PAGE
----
The Value of Vulnerability
Many things can hinder the development of healthy community on your worship team.
Time, for instance, is a big factor. How often have you felt, I just don’t have the time to connect with all of these people? Have you ever said that about the people on your team, or maybe felt it from a leader above you?
Different personalities can also be a challenge. With so many distinct backgrounds, expectations, and personality types, it can be difficult for a team to set aside differences and come together in unity.
While time constraints, personality differences, and other challenges exist, if I had to pick the greatest hindrance to forming true, authentic community, I would have to say it’s the fear of being real and vulnerable with others.
A fear of opening up one’s life and heart to others is common and understandable, but if it hinders the development of true community, it can be lethal to the long-term health of your team. Avoidance postpones having to deal with issues in our lives, but it rarely solves them. Avoiding meaningful relationships due to insecurities or fears is neither healthy nor helpful in everyday life or on your worship team. If you avoid true and earnest relationships with your team members (even unknowingly) by limiting your interactions to small talk and never really opening up your heart to them, this will lead to some big challenges on your team.
A leader who doesn’t open up his or her heart will only have a following for so long.
No matter how well you lead your team spiritually, your life in the Word and passion for Jesus will only take you so far before people begin to wonder who you really are. If you can’t open up and be genuine with them, you will limit how far you can go together as a team.
Just as you don’t want lip service from a friend, you don’t want a shallow surface-level relationship with the teammate across the room. My team needs to know me to the same extent that I know them. This doesn’t mean that you’re going to be best friends with everyone on your team (you will connect with some people more naturally than you do with others), but it does mean that you need to be intentional about sharing your heart with them. Instead of limiting your conversations to the revelation you got on a Scripture verse or the latest worship song that inspired you, try talking about things like what you did last night for fun, a personal goal that you are working towards, or a particular challenge that you are facing. This type of sharing goes a long way in making real connections with your team.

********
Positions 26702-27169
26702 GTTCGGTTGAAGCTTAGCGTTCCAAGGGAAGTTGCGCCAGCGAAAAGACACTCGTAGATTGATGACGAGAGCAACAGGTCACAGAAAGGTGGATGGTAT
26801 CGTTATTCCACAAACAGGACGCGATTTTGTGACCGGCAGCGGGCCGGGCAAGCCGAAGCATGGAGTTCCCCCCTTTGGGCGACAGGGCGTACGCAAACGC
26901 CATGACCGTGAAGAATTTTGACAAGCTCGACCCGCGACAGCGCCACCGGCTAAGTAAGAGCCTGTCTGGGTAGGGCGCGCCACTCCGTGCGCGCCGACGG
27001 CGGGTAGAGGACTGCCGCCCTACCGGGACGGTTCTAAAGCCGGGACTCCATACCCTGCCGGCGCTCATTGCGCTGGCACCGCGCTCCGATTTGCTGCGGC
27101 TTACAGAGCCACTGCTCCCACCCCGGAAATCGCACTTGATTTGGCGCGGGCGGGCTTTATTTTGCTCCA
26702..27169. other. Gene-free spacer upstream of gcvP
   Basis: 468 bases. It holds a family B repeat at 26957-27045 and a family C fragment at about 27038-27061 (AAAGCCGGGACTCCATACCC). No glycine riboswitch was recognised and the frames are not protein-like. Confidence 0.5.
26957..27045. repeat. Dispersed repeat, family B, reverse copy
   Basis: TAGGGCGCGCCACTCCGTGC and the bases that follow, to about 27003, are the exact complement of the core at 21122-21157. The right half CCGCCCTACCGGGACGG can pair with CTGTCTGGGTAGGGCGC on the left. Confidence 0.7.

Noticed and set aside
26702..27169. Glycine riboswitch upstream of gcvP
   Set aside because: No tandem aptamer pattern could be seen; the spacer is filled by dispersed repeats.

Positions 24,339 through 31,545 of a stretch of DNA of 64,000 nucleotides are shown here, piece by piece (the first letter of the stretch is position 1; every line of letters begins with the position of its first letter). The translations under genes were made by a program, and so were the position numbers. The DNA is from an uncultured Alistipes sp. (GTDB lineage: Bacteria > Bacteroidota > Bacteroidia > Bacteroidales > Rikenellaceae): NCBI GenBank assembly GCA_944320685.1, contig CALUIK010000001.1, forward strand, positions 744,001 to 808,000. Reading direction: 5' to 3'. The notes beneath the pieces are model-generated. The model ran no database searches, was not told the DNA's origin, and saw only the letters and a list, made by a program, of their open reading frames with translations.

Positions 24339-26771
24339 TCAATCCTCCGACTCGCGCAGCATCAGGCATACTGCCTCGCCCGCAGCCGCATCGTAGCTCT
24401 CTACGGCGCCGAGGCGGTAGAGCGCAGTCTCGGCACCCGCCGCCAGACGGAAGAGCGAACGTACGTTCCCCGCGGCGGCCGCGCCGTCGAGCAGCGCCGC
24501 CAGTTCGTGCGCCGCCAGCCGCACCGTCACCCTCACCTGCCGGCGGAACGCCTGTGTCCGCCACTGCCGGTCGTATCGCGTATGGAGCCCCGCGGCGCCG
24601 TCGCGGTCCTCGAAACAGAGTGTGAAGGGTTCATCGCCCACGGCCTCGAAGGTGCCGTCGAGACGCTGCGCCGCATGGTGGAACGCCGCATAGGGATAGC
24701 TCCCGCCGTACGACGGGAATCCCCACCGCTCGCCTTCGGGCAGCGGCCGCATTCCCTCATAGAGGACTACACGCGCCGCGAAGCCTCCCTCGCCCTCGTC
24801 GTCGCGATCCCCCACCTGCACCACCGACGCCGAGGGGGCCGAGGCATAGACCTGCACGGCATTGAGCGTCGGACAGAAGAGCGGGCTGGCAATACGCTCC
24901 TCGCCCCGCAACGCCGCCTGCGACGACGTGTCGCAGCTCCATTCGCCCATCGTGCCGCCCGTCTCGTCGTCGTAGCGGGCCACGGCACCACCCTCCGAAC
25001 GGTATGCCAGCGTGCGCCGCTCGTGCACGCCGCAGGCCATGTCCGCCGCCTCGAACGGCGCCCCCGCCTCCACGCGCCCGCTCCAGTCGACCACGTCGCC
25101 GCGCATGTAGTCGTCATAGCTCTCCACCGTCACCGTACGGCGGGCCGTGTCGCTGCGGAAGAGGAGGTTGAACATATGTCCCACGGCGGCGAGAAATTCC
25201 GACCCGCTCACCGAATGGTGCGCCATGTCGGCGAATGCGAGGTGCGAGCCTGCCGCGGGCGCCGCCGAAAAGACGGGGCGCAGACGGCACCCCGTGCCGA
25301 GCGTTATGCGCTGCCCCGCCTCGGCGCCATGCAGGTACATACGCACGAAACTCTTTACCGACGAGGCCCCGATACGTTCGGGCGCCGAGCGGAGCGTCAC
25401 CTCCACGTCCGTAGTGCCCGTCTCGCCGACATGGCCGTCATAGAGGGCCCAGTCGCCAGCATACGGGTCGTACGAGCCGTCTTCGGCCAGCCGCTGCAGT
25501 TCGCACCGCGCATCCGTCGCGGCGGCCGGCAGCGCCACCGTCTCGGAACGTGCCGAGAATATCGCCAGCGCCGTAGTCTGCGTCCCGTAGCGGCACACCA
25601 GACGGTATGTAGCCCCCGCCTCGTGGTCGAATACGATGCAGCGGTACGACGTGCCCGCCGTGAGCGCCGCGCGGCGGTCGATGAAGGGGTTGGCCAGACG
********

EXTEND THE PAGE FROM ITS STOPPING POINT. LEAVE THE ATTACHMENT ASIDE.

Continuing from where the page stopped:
It is a challenge to follow leaders who only talk about spiritual things without ever mentioning their normal, everyday lives. It’s true that as the worship leader, people look to you as a spiritual authority, but if you don’t also come across as a human being with real thoughts, feelings, and emotions about ordinary life, you can begin to seem distant and unapproachable. It is difficult to respect or relate to a worship leader you’ve interacted with for years, but have never had a normal everyday conversation with.
Allowing oneself to be known by being real, vulnerable, and transparent, is worth the risk and the investment of time and energy required.
When I am unapproachable to my team, I actually limit my effectiveness as a leader. If my own team members do not feel that they can relate to me and I to them, we are limited in where we can go together. My ability to effectively lead a room full of worshipers to explore the mysteries of God through music requires an intimacy and vulnerability that will be difficult to achieve if the team playing and singing with me is completely disconnected to who I am on a personal level. Likewise, a team that becomes accustomed to presenting the appearance of unity without the reality of intimacy will fail to sow the seeds in hearers that genuineness would allow. Honesty and authenticity in my leading both on and off the stage is absolutely essential to having a healthy, thriving worship team that leads people into the deep things of God.
Huge thanks to my friend Jordan Vanderplate for letting me use this photo from Mallagi, Scotland. Check out more of his work here.